Cardamine californica

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Cardamine californica
MilkmaidsFlowers crwb.jpg
MilmaidsPlant crwb.jpg
Scientific classification
Kingdom: Plantae
(unranked): Angiosperms
(unranked): Eudicots
(unranked): Rosids
Order: Brassicales
Family: Brassicaceae
Genus: Cardamine
Species: C. californica
Binomial name
Cardamine californica
(Nutt.) Greene

Cardamine californica (Milkmaids) (also Dentaria californica) is a flowering plant in the family Brassicaceae, native to western North America from Washington to California and Baja California. It is common in a variety of habitats including shady slopes, open woodlands, chaparral and grasslands in the winter and early spring. In the San Francisco Bay Area, it is one of the first wildflowers to bloom, with blossoms from January to May.[1]

Description[edit]

Cardamine californica is a herbaceous perennial plant growing to about 1 foot tall. The flowers are produced on a spike, each flower about 1/2 inch in diameter with four white petals. The flower closes its petals in late afternoon as the sun goes down and nods its pedicel before a rain, protecting the pollen.[1]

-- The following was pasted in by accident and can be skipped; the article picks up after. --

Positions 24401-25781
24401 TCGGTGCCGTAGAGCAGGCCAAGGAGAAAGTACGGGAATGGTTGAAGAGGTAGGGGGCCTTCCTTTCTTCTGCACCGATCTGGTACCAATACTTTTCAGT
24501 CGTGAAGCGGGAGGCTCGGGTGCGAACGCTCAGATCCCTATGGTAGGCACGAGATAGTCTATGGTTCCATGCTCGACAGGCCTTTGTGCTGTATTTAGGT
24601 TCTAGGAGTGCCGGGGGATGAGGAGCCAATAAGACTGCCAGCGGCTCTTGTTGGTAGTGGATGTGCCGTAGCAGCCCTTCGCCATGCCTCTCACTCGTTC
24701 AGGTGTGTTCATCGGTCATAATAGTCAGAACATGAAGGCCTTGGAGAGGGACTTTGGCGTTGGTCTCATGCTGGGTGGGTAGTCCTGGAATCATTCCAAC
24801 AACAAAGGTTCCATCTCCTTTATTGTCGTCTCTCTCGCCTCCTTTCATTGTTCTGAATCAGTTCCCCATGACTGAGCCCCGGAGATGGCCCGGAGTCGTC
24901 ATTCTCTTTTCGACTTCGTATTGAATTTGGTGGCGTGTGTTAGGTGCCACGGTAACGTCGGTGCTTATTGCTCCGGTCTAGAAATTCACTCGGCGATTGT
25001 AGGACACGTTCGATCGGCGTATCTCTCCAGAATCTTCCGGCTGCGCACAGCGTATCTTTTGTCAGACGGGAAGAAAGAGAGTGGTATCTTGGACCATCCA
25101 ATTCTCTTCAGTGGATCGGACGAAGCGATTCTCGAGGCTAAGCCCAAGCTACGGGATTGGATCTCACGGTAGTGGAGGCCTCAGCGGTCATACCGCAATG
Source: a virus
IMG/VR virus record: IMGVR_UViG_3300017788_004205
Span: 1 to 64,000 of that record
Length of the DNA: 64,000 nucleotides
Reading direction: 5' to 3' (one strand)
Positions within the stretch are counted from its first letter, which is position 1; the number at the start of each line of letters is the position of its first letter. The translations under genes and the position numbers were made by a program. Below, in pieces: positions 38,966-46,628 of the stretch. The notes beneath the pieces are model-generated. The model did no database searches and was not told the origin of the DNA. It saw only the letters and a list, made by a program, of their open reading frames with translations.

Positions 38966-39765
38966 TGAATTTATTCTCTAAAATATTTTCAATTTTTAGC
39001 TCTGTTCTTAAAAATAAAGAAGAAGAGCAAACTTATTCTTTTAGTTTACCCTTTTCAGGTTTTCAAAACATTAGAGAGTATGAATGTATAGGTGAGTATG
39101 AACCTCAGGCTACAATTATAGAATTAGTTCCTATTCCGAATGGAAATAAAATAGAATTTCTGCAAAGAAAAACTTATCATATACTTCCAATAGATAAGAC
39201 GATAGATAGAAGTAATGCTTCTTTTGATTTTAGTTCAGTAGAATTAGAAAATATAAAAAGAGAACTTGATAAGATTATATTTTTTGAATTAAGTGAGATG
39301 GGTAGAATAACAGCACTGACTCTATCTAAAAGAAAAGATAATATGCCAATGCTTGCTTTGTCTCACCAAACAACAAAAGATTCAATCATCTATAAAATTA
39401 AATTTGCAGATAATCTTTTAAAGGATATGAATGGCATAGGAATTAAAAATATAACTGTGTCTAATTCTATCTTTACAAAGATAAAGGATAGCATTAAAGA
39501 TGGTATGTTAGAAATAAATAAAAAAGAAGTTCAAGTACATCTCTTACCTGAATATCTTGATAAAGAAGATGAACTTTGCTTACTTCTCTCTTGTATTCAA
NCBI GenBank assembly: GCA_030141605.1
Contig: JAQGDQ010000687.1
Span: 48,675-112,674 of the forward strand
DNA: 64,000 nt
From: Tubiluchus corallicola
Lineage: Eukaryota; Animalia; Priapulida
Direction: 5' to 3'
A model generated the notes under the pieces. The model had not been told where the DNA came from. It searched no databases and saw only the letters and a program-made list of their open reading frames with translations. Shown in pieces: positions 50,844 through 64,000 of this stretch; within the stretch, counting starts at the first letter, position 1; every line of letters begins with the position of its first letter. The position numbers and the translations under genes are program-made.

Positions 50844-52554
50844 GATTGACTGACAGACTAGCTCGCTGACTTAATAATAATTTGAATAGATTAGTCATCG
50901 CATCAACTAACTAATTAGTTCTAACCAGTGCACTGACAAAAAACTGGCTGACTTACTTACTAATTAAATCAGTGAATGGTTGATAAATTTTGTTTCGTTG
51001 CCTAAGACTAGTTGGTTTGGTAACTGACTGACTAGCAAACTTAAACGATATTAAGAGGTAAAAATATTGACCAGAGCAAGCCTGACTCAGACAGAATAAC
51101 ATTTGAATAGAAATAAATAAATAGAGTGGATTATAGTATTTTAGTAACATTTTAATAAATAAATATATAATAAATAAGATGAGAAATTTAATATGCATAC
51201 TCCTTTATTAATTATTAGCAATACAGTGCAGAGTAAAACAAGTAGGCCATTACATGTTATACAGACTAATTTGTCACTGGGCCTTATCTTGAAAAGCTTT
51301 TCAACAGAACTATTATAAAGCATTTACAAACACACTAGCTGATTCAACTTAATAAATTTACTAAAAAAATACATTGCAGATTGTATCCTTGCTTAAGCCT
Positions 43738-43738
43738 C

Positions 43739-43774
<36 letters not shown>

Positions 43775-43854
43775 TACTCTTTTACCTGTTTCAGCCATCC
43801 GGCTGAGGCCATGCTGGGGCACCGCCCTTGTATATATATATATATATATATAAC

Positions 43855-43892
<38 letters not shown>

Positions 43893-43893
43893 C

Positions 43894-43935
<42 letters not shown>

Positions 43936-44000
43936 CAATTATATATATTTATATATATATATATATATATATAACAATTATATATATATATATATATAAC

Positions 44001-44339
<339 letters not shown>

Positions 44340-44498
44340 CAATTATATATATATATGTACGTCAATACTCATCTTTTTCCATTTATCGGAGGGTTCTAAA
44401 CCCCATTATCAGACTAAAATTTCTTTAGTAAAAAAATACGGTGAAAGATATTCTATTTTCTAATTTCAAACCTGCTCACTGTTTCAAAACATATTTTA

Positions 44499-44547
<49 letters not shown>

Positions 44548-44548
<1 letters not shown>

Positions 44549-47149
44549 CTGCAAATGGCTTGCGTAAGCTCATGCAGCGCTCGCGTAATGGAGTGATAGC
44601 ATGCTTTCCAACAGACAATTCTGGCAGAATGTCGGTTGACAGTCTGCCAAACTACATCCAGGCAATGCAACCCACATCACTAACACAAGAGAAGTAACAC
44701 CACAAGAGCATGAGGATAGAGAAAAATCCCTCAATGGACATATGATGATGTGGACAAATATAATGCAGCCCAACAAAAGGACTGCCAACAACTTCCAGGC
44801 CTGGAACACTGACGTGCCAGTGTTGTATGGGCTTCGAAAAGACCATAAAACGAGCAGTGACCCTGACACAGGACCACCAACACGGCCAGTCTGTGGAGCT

Hand pollination of two milkmaids populations in the San Francisco Presidio improved seed set from 8% to 85%, with seeds ripening in about 53 days.[1]

References[edit]

  1. ^ a b c Kazuki Ariyoshi, Emily Magnaghi, Mark Frey (Fall 2006). "Hand-Pollination of Cardamine californica Improves Seed Set". Native Plants Journal 7 (3): 248–252. doi:10.1353/npj.2007.0000. Retrieved 2013-02-19. 

Sources[edit]

  • "Wildflowers of Henry W. Coe State Park" brochure, Larry Ulrich, 2002

External links[edit]